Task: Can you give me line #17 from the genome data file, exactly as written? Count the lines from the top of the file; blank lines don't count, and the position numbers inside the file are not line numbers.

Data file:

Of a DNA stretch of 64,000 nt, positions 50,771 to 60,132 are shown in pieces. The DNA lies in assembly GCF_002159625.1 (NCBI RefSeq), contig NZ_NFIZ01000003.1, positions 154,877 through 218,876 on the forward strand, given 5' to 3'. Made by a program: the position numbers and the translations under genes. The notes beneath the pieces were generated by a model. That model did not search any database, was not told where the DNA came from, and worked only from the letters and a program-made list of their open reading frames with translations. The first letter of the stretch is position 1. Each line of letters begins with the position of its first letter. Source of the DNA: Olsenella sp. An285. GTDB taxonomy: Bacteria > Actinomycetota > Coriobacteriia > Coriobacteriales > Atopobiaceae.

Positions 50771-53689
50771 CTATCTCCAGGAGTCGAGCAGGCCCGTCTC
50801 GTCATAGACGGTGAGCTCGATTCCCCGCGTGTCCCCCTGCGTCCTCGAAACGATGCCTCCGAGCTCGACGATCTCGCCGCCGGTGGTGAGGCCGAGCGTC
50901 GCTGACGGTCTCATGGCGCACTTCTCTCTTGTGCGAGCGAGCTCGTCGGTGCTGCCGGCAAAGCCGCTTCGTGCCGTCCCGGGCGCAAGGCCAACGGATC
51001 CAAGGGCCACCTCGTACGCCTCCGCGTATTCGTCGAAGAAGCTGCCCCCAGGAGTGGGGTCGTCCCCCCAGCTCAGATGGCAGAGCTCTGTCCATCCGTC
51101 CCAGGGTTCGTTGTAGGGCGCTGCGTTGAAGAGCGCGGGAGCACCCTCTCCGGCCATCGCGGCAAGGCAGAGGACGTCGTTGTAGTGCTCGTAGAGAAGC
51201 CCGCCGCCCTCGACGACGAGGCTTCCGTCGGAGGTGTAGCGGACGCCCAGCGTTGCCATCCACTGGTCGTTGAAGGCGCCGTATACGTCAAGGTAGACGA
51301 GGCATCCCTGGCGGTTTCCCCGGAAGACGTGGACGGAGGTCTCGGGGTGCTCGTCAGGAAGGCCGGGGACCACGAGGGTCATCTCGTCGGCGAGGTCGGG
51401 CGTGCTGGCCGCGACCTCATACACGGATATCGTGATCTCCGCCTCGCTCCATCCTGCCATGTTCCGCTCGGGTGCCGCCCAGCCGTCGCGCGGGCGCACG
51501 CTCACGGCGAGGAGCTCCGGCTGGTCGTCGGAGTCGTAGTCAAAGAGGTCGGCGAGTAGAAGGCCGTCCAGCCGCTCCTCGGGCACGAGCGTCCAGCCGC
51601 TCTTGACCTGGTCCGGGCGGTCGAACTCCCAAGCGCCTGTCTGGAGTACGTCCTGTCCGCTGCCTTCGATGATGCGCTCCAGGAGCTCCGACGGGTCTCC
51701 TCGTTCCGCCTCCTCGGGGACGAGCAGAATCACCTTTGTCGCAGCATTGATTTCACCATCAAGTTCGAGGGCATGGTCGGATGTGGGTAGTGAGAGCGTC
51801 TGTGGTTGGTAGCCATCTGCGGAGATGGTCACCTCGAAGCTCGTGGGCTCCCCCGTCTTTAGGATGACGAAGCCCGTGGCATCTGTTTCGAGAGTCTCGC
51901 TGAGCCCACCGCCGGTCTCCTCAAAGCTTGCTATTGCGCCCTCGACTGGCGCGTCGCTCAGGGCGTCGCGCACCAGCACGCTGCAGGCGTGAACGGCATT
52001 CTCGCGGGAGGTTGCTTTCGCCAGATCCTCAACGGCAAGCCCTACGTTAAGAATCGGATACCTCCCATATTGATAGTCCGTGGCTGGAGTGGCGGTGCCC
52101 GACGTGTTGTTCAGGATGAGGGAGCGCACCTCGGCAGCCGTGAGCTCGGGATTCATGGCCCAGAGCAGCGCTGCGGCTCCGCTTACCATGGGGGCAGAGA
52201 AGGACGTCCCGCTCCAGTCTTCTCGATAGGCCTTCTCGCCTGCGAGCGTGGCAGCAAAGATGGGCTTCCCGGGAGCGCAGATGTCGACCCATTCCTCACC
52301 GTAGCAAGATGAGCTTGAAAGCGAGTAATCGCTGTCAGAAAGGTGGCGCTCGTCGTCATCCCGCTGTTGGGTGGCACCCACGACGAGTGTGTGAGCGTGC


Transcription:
52101 GACGTGTTGTTCAGGATGAGGGAGCGCACCTCGGCAGCCGTGAGCTCGGGATTCATGGCCCAGAGCAGCGCTGCGGCTCCGCTTACCATGGGGGCAGAGA